I just want to record an insight on politics from a discussion with our favorite American in Italy. (Call him Giacomo.) It is this:
Americans, taken by and large, are compassionate as long as they don’t have to talk or think about “compassion.”
“Compassion” is fuzzy-headed, ineffectual, improvident, and invites all kinds of trouble. It symbolizes vulnerability to lazy, dishonest, even cruel people who’d rather live off of others than contribute. People like that really make our blood boil. This is why some of us still resent “welfare” without realizing that it no longer exists.
This attitude also contributes to our vague sense that it’s always good to reduce taxes and spending. But few of us are ideologues about it. We’re willing to use government to help the poor, sick, and weak. It makes sense to do this, as long as it’s done right. Just don’t tell us it’s the compassionate thing to do.
Well, this is something new in a presidential campaign: a half-hour television program. Will we see more of these in the future? Is this going to become a minimum requirement to win the White House? It was made possible by Obama’s record-setting fundraising. Public financing of presidential campaigns (through government) is dead. Future campaigns will strike some balance between small donors sending $5 gifts with their web browsers, and major donors who get special access to the candidate’s inner circle.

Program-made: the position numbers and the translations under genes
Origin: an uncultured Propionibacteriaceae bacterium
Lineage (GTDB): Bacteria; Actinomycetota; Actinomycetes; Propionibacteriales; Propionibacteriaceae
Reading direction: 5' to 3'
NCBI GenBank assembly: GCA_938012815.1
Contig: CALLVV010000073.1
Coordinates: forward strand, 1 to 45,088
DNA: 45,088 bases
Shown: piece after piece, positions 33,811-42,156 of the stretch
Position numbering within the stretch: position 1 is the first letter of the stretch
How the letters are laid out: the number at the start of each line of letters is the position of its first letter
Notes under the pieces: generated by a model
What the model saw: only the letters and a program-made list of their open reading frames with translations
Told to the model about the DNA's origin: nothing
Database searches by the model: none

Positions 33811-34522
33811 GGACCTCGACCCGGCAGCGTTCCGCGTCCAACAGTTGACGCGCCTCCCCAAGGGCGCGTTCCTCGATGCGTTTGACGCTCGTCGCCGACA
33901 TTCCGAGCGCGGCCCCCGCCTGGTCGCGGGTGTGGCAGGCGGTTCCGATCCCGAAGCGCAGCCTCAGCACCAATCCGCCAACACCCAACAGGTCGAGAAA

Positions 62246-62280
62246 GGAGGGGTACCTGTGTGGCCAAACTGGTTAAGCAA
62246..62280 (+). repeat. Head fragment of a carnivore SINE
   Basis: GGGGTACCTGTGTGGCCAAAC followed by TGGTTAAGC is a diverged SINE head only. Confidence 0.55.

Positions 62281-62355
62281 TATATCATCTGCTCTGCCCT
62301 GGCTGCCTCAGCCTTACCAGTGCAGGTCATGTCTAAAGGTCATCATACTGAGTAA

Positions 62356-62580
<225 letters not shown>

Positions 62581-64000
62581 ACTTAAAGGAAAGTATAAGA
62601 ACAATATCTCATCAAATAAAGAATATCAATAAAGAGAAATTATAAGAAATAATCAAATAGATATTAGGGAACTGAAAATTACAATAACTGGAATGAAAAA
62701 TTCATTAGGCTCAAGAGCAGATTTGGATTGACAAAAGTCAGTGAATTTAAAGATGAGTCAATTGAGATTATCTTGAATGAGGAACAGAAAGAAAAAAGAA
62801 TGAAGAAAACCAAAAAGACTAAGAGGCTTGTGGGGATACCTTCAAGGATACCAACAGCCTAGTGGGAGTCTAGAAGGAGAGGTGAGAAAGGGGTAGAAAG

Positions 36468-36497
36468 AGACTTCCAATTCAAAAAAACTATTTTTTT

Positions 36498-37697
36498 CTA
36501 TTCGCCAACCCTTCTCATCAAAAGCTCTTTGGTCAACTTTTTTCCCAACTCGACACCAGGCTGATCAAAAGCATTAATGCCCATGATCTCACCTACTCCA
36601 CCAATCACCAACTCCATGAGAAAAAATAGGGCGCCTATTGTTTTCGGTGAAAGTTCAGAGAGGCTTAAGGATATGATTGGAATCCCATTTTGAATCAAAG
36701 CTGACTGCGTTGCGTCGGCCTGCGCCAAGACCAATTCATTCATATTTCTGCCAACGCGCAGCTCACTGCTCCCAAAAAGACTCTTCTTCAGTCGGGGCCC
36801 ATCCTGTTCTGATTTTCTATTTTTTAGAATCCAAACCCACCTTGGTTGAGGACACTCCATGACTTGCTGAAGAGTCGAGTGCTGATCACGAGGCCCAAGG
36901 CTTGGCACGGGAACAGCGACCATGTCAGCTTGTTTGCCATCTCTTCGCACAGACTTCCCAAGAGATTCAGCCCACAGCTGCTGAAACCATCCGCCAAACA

That said, I appreciate the themes that the campaign chose to sound. Now it’s up to us to accept the challenge to develop democracy in the United States. It’s easier when the head of state is sympathetic.
Andrew Sullivan has a piece in the Atlantic, called Why I Blog, full of strongly held views and doctrine about what blogging should be. I’m not convinced of the necessity of letting it all hang out, as he imagines one must. But the piece has persuaded me to take up this project again, for whatever reason.
So has the fact that my mother has started blogging. No one can accuse her of being leery of the social Web. She preceded me onto Facebook as well.
I let this blog lapse while in Basel this summer, as I felt unprepared to write about my experiences. It seemed presumptuous to expect an audience, for one thing. Sullivan would say I have entirely the wrong attitude for the new media. Maybe so.